The only real problem with Chah’s execution are the memory requirements involved. I can imagine playing with half-a-dozen Chah cards and not knowing which ones were bonded with which, or befriended whom, and when one dies, what happens to what else? I certainly like where he took the idea with good/bad relationships on the second page of working, but the memory issues have me struggling with how the execution will work in-game, especially when other people are using +1/+1 counters but not the Befriend/Bond mechanic.
I will note, however, Mechanics such as Haunt were printed without any visual reminder.
@juzumjedi: Goblin Wife (Love): at beginning of your upkeep, if you have another goblin in play, create a 1/1 goblin.
It’s Uktabi Kong all over again! JJ keeps it pretty simple; love leads to sex, sex leads to babies (practice safe or gay sex kids!), so lets start spitting out tokens! As someone with four kids myself, I can appreciate this. I guess it is a mechanic, but not a keyword, per se.
@JulesRobins: Shelter: When ~ etb you may shelter target creature. Sacrifice ~: Regenerate sheltered creature.
This was a mechanic that Chah looked at, the idea of one lover sacrificing itself for another, but Jules plays it pretty straight here. It’s a relatively need execution, albiet one again that has no visual reminder for the long run. However you could more neatly do this with just dropping the whole “shelter” keyword and having the creature regenerate any creature on the board, similar to Saffi Eriksdotter. This doesn’t have the one-to-one feel of “love”, but we could call the card Regeneration Slut.
@thatdamnaussie: Blessed: Creature gets +1/+1 and is blessed until end of turn (with other abilities triggering off “blessed”)
Baz’s ability is much like the others, but as it reads his love is so short. Perhaps if the “blessing” lasted more than a turn that would be something else, but then it would resemble much of what everyone else has submitted. However WotC haven’t allowed buffs to go more than a turn since Riding the Dilu Horse, which is my new favourite euphamism. Love, with any luck, lasts longer than a turn.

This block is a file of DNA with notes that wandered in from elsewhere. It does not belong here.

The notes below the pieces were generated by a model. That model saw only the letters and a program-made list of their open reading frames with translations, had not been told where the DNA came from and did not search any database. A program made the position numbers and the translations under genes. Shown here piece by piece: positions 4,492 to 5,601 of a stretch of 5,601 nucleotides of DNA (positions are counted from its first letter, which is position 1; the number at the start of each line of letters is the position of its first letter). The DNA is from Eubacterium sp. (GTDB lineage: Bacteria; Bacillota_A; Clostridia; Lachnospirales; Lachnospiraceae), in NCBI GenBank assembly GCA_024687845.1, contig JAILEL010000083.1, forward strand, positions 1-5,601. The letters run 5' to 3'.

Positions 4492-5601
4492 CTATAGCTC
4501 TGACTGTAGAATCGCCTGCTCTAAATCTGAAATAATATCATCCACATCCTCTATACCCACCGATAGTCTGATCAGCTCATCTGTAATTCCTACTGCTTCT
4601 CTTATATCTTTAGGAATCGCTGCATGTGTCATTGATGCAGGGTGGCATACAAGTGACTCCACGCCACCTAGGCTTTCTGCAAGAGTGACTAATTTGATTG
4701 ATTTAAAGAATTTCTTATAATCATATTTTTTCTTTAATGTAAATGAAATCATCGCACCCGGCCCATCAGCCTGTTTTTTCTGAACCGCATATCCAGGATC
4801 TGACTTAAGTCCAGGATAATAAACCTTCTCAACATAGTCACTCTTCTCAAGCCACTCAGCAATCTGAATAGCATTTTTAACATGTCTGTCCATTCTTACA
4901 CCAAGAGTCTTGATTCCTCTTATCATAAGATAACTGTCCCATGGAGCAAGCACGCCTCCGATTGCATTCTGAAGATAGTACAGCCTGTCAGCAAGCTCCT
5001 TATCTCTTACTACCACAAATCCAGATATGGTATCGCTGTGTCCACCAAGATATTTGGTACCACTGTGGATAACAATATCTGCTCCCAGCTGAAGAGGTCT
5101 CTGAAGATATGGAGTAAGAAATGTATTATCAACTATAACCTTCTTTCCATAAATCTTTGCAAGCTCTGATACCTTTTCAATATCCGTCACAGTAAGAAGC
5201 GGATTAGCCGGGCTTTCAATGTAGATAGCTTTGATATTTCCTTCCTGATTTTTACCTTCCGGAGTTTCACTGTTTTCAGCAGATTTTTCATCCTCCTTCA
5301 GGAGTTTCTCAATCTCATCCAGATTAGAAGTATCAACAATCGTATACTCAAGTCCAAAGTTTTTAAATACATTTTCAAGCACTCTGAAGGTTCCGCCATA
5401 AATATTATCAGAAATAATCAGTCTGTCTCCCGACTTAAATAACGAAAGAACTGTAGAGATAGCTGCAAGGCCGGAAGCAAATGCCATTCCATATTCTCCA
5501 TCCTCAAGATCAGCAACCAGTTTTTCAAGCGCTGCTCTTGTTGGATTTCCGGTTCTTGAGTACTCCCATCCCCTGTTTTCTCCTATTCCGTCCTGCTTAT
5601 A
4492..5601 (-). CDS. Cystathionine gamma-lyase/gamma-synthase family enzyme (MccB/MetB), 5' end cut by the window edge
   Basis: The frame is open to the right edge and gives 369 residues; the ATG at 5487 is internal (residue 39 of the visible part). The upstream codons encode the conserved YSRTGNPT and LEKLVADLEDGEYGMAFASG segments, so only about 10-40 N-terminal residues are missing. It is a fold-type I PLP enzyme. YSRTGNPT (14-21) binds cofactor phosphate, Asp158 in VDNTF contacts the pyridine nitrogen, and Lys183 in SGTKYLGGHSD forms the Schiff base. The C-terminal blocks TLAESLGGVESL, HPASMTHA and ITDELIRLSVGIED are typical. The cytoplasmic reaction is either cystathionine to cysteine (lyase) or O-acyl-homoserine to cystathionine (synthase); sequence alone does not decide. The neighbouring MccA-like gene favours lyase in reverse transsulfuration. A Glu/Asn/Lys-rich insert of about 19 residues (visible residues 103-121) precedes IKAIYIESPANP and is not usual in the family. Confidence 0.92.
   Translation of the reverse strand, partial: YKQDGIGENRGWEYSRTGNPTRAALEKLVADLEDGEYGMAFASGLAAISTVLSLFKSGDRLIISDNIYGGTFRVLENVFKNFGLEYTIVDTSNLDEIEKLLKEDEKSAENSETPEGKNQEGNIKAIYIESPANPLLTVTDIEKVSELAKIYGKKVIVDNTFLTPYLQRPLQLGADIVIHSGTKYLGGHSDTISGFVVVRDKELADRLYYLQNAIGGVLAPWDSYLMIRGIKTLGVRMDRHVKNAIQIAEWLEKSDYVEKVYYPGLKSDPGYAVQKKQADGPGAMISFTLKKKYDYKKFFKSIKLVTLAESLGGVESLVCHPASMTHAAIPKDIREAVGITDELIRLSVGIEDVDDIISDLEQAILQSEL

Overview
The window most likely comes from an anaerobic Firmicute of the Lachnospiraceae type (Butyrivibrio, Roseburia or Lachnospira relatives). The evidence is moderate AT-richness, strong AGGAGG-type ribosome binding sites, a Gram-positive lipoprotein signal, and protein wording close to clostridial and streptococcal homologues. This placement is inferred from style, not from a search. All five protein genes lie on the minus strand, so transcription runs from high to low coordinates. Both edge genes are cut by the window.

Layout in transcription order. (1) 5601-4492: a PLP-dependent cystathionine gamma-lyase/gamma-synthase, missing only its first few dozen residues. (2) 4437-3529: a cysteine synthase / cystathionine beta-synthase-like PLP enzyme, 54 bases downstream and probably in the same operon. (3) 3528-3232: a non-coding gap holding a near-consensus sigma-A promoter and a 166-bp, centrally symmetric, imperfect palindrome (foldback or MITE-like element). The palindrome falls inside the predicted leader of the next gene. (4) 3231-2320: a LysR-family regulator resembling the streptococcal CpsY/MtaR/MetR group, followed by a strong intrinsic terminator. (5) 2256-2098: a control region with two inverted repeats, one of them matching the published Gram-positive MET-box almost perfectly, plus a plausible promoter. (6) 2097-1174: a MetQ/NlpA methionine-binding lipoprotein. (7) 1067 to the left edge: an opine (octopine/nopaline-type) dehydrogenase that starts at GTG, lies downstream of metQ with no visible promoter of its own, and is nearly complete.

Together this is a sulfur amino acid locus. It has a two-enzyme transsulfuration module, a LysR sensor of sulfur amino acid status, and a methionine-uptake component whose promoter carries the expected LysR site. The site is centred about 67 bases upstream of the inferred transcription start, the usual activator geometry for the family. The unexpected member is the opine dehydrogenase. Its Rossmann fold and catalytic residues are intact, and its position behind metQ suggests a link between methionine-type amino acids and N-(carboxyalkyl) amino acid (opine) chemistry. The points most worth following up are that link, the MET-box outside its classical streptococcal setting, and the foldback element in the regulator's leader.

A while ago I tried to play with a Love mechanic myself and came up with “Glamour”, based on the Terry Pratchett book “Lords and Ladies” (his best Discworld novel), as shown below.
As you can see it echoes much of what my fellow twitters represented. After testing it a little bit it became clear it didn’t represent a 1-to-1 relationship, as once there were many glamour tokens on the field it became pretty messy, but it didn’t matter, as Glamour avoided the needed to remember individual relationships between cards, such as with Haunt.
However, I wasn’t entirely happy with Glamour and thought it might be fun to do a trial ballon via twitter.
Ok, so I’m still don’t think the best solution has been found. Maybe cards with a one-to-one relationship are impossible in Magic, but I’d like to think not. I’m going to award this round to Chah, due to the amount of work he put in, and I’ll be gifting him a little prize on MtGO. But I think the search for the perfect “love” mechanic goes on.